Appreciating Differences - Jack Falt - Ottawa area, Ontario, Canada

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Book Review by Jack Falt

Daniels, David & Virginia Price, The Essential Enneagram: The Definitive Personality Test and Self-Discovery Guide, New York, NY: HarperCollins Publishers, 2000, ISBN 0-06-25167-60, 109 pp.

Like psychological type, enneagram type can be illusive to discover. Even using the MBT® instrument does not guarantee an accurate determination of ones Jung/Myers personality type. You still have to do further reading, be more aware of your behaviour patterns, etc. The same is true for the enneagram. The traditional method to determine one’s enneagram type is to attend lectures and over a period of time become aware of one’s type.

There have been several attempts to determine enneagram type by using an inventory, in particular Don Riso and John Richards. However, you still need to look for a “best fit” enneagram type.

The Essential Enneagram attempts to put determining one’s type on a more scientific basis. It starts by giving nine paragraphs and asking you to choose the one or the ones that are most like you and then use the book to determine which is the one most likely to be your best fit.

The authors have worked with over 900 clients and so have a good data base to work from. For each type they indicate in percentage form your chance of choosing the one best for you. They also list the other likely types in percentage forms.

The enneagram consists of a circle with nine points connected by lines. Each type is connected to other types by adjacent points called wings and connecting lines called arrows. The wings and arrows for each type are listed. Then the basic proposition for each type is given, its principal characteristics, what causes stress and anger, and suggestions for personal development.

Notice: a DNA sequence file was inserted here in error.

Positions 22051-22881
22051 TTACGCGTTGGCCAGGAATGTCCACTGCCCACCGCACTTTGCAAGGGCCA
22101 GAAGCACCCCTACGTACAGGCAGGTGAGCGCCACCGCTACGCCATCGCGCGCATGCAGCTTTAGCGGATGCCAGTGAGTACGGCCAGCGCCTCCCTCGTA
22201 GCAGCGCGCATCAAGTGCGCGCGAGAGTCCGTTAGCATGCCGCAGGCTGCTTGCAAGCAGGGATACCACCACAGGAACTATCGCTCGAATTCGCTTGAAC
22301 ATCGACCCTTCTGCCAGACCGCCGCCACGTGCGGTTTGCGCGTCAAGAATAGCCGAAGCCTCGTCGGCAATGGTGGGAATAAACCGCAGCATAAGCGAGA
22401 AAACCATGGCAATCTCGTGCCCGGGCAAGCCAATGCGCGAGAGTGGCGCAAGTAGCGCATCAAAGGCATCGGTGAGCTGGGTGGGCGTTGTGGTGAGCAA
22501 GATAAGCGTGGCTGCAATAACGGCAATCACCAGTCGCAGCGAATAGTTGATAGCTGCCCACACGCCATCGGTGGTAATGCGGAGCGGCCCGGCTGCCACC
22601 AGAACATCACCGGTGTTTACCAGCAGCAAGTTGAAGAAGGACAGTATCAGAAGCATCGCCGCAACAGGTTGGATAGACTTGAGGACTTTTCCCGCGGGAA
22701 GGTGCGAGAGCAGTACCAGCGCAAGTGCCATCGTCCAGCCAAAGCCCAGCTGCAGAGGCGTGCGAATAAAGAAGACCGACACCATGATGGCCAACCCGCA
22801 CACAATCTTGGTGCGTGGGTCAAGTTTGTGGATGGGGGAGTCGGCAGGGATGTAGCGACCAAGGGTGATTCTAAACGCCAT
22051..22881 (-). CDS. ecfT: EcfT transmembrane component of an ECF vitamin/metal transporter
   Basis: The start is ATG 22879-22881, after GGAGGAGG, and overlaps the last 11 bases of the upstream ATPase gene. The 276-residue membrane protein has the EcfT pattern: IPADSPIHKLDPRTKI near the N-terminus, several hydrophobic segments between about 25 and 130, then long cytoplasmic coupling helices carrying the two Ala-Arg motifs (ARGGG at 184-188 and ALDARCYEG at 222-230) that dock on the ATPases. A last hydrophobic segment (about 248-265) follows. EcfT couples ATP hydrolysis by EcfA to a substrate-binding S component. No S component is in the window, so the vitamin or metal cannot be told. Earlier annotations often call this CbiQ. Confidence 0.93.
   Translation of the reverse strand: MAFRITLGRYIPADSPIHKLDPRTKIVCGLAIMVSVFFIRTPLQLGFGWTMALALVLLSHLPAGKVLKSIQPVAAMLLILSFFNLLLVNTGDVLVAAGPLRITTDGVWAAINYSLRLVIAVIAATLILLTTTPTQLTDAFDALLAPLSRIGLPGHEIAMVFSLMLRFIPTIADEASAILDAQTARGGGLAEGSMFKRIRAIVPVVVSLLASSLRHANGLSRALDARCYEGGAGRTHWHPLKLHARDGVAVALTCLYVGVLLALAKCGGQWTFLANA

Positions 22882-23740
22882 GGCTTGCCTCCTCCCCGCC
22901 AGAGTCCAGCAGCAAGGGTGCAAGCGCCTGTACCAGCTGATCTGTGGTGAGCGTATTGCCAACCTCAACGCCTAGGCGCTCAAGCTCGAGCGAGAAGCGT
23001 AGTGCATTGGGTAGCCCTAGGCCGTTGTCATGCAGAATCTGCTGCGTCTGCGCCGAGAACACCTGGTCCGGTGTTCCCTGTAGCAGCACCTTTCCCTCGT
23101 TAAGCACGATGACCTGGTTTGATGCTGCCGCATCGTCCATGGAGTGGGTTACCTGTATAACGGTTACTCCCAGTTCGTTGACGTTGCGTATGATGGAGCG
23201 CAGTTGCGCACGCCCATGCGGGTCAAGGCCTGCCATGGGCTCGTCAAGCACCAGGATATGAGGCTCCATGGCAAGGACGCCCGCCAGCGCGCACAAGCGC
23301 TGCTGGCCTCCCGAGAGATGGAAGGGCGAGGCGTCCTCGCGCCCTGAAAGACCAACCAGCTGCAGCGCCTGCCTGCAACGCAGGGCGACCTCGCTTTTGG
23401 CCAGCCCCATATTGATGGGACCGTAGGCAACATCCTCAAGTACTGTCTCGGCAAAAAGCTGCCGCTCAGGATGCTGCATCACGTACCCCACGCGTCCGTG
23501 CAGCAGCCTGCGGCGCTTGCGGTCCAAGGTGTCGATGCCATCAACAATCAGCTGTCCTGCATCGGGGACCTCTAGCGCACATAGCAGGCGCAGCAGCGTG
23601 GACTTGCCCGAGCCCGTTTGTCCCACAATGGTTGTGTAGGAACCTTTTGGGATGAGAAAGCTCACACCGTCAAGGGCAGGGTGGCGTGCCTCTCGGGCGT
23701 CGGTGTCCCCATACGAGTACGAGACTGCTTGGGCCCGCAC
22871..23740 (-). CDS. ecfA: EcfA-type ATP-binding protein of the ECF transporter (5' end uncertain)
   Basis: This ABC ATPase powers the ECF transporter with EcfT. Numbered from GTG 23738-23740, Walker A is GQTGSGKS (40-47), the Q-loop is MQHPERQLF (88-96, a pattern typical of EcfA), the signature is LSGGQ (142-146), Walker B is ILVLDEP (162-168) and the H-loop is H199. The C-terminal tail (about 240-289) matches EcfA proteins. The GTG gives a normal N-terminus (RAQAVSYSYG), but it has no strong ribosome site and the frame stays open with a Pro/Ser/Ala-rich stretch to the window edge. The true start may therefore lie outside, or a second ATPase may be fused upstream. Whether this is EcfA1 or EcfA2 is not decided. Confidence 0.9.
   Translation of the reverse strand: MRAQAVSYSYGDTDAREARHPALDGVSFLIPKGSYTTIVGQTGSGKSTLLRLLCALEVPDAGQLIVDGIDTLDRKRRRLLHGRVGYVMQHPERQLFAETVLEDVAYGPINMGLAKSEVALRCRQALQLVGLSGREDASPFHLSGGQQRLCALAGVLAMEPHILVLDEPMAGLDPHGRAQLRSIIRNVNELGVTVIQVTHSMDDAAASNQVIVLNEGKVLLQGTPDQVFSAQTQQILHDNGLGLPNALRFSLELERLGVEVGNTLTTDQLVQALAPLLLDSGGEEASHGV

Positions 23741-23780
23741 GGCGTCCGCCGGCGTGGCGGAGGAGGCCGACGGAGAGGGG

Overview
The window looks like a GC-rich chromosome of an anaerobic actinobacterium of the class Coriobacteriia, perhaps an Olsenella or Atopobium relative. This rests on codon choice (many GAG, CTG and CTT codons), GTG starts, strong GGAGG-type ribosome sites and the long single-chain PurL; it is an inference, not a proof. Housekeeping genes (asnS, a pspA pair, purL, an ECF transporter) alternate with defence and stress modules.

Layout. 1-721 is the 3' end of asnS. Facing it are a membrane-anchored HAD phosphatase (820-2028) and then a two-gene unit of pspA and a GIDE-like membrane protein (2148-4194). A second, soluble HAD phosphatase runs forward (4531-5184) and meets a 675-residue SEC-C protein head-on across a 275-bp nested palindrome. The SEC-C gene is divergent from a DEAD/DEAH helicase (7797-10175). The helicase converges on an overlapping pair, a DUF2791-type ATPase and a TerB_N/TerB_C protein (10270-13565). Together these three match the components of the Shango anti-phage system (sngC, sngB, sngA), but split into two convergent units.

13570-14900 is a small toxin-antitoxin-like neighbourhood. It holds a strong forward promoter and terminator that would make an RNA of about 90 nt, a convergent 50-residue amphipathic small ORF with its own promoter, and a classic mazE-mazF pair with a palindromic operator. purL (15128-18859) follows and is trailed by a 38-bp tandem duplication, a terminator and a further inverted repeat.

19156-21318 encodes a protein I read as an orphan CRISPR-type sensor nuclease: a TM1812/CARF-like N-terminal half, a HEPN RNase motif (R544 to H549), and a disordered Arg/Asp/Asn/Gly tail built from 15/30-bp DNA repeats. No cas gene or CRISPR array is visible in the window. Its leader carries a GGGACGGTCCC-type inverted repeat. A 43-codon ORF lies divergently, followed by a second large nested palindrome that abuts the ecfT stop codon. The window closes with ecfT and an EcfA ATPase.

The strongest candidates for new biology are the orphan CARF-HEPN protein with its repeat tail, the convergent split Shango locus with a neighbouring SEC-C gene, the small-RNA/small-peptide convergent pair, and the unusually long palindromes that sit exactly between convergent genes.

A useful section is the summery of type discriminators. When you have narrowed your choices down to two, it helps you to choose between them.

The last section of the book looks at what you can do now that you know what your type is. In the two pages devoted to each type the descriptions follow a similar format: practise awareness, practise taking action, and practice reflection. Each type tends to respond in a certain way and it is helpful to be more aware of your responses and evaluate whether they are helpful to you.

While the Jung/Myers personality typing looks at your potential of what you are and can become, the enneagram looks at the defence mechanisms you use to cope with the world. These would seem to be innate as MBTI preferences are, but become more exaggerated depending on how hostile you perceived your environment to be. Each type has both its positive and negative sides and this book gives suggestions on how to develop those positive sides.

This book is a worthwhile reference book for both enneagram facilitators and people discovering their enneagram type. It gives in a simple form the essentials of each type. Like the MBTI, the enneagram can become much more complex, but this is a good place to start.

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